-1

This isn't legal:

public class MyBaseClass
{
  public MyBaseClass() {}
  public MyBaseClass(object arg) {}
}


public void ThisIsANoNo<T>() where T : MyBaseClass
{
  T foo = new T("whoops!");
}

In order to do this, you have to do some reflection on the type object for T or you have to use Activator.CreateInstance. Both are pretty nasty. Is there a better way?

1

You can't constrain T to have a particular constructor signature other than an empty constructor, but you can constrain T to have a factory method with the desired signature:

public abstract class MyBaseClass
{
    protected MyBaseClass() {}
    protected abstract MyBaseClass CreateFromObject(object arg);
}

public void ThisWorksButIsntGreat<T>() where T : MyBaseClass, new()
{
    T foo = new T().CreateFromObject("whoopee!") as T;
}

However, I would suggest perhaps using a different creational pattern such as Abstract Factory for this scenario.

2

Nope. If you weren't passing in parameters, then you could constrain your type param to require a parameterless constructor. But, if you need to pass arguments you are out of luck.

0
where T : MyBaseClass, new()

only works w/ parameterless public constructor. beyond that, back to activator.CreateInstance (which really isn't THAT bad).

  • not in a generic way. – Darren Kopp Sep 18 '08 at 20:57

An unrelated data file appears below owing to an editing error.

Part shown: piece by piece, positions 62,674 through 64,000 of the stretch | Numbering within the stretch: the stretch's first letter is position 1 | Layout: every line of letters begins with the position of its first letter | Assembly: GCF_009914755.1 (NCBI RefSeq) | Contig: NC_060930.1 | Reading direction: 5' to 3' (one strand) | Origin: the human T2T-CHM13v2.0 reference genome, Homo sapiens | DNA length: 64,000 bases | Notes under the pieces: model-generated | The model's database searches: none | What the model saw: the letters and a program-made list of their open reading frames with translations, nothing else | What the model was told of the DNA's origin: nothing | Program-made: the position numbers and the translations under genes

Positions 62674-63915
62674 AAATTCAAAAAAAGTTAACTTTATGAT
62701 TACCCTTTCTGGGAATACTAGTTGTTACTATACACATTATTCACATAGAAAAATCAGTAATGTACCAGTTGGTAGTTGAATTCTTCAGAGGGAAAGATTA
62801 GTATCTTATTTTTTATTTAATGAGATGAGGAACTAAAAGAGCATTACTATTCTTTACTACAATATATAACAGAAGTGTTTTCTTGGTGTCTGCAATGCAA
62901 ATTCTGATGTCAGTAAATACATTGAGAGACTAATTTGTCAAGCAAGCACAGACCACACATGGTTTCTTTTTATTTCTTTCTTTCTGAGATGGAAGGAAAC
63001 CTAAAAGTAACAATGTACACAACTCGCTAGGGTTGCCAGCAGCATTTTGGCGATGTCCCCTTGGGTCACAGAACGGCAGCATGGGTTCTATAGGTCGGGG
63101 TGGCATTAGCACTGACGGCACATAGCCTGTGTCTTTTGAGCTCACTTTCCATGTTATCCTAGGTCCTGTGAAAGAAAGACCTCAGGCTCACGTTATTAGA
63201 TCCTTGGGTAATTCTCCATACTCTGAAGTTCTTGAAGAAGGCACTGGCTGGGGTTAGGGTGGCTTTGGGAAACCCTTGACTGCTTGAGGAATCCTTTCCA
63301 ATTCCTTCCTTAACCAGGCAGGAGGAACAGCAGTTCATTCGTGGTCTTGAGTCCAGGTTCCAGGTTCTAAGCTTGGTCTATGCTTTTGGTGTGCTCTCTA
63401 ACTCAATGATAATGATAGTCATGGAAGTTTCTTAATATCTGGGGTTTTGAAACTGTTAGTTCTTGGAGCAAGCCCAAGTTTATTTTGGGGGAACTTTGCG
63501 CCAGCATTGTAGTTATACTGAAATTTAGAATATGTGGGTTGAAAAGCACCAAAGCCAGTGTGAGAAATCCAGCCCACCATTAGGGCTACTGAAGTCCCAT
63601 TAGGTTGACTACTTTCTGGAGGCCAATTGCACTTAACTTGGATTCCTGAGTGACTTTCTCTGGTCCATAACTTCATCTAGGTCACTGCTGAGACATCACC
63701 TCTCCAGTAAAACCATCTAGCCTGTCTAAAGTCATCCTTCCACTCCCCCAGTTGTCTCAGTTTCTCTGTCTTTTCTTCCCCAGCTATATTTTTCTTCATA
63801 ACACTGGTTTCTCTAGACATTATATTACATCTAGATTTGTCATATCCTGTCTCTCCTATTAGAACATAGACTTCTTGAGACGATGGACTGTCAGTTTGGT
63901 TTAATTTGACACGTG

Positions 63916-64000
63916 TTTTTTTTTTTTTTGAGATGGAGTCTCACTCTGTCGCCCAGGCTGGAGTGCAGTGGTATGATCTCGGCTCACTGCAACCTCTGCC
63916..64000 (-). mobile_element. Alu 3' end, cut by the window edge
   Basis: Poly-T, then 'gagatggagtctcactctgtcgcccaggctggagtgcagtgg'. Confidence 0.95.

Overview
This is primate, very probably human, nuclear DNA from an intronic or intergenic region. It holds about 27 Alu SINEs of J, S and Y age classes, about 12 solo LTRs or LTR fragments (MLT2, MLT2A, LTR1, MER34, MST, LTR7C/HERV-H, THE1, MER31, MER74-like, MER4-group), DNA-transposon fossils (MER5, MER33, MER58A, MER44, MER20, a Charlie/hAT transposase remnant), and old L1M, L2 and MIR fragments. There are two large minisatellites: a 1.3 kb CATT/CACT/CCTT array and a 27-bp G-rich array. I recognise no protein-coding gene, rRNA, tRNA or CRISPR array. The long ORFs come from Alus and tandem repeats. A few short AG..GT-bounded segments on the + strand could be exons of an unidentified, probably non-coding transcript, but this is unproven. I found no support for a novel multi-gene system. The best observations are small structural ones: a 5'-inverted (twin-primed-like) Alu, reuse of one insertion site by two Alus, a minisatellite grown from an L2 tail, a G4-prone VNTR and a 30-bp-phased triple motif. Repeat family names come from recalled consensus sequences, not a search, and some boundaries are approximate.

-2

I can see that not working.

But what is stopping you from doing this?

public void ThisIsANoNo<T>() where T : MyBaseClass
{
  MyBaseClass foo = new MyBaseClass("whoops!");
}

Since everything is going to inherit from MyBaseClass they will al be MyBaseClass, right?

I tried it and this works.

using System;
using System.Collections.Generic;
using System.Linq;
using System.Text;

namespace ConsoleApplication1
{
    class Program
    {
        static void Main(string[] args)
        {
            ThisIsANoNo<MyClass>();
            ThisIsANoNo<MyBaseClass>();
        }

        public class MyBaseClass
        {
            public MyBaseClass() { }
            public MyBaseClass(object arg) { }
        }

        public class MyClass :MyBaseClass
        {
            public MyClass() { }
            public MyClass(object arg, Object arg2) { }
        }

        public static void ThisIsANoNo<T>() where T : MyBaseClass
        {
            MyBaseClass foo = new MyBaseClass("whoops!");
        }
    }
}
  • What happens if you have a derived class that only has a constructor that takes 2 arguments? – Abe Heidebrecht Sep 18 '08 at 20:33
  • This method will never return objects of type T, only objects of type MyBaseClass. – Matt Howells Sep 18 '08 at 20:40
  • it's a void it's not returning anything. and a cast can fix that. – chrissie1 Sep 18 '08 at 20:47
  • @Abe I tried it and it works. – chrissie1 Sep 18 '08 at 20:53
  • T is an extension of MyBaseClass. You can new up an instance of MyBaseClass, but you cannot "up-cast" it to T, because it is not a T. In addition, your ThisIsANoNo implementation, while it has a generic signature, does not new up an instance of the type variable. – Will Sep 19 '08 at 13:21

Your Answer

By clicking “Post Your Answer”, you agree to our terms of service, privacy policy and cookie policy

Not the answer you're looking for? Browse other questions tagged or ask your own question.